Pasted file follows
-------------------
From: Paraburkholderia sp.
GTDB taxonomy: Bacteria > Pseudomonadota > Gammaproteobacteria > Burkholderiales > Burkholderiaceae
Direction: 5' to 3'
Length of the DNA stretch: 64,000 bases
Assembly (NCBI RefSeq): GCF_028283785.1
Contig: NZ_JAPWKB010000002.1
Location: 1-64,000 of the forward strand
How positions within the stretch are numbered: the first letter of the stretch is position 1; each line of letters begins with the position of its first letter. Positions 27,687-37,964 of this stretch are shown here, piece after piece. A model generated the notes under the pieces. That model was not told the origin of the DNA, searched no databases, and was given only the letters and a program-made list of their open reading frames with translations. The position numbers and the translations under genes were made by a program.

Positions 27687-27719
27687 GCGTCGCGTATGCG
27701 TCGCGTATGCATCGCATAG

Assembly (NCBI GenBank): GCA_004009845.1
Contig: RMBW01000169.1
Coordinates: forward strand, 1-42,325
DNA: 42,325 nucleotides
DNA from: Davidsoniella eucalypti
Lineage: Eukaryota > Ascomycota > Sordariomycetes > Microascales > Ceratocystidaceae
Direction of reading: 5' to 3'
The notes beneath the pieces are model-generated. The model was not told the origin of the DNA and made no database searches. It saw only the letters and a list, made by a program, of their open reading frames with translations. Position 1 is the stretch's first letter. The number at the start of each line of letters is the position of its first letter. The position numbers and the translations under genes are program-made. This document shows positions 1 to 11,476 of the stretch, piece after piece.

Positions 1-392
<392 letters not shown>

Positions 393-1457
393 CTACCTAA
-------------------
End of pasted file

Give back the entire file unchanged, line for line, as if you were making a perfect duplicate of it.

From: Paraburkholderia sp.
GTDB taxonomy: Bacteria > Pseudomonadota > Gammaproteobacteria > Burkholderiales > Burkholderiaceae
Direction: 5' to 3'
Length of the DNA stretch: 64,000 bases
Assembly (NCBI RefSeq): GCF_028283785.1
Contig: NZ_JAPWKB010000002.1
Location: 1-64,000 of the forward strand
How positions within the stretch are numbered: the first letter of the stretch is position 1; each line of letters begins with the position of its first letter. Positions 27,687-37,964 of this stretch are shown here, piece after piece. A model generated the notes under the pieces. That model was not told the origin of the DNA, searched no databases, and was given only the letters and a program-made list of their open reading frames with translations. The position numbers and the translations under genes were made by a program.

Positions 27687-27719
27687 GCGTCGCGTATGCG
27701 TCGCGTATGCATCGCATAG

Assembly (NCBI GenBank): GCA_004009845.1
Contig: RMBW01000169.1
Coordinates: forward strand, 1-42,325
DNA: 42,325 nucleotides
DNA from: Davidsoniella eucalypti
Lineage: Eukaryota > Ascomycota > Sordariomycetes > Microascales > Ceratocystidaceae
Direction of reading: 5' to 3'
The notes beneath the pieces are model-generated. The model was not told the origin of the DNA and made no database searches. It saw only the letters and a list, made by a program, of their open reading frames with translations. Position 1 is the stretch's first letter. The number at the start of each line of letters is the position of its first letter. The position numbers and the translations under genes are program-made. This document shows positions 1 to 11,476 of the stretch, piece after piece.

Positions 1-392
<392 letters not shown>

Positions 393-1457
393 CTACCTAA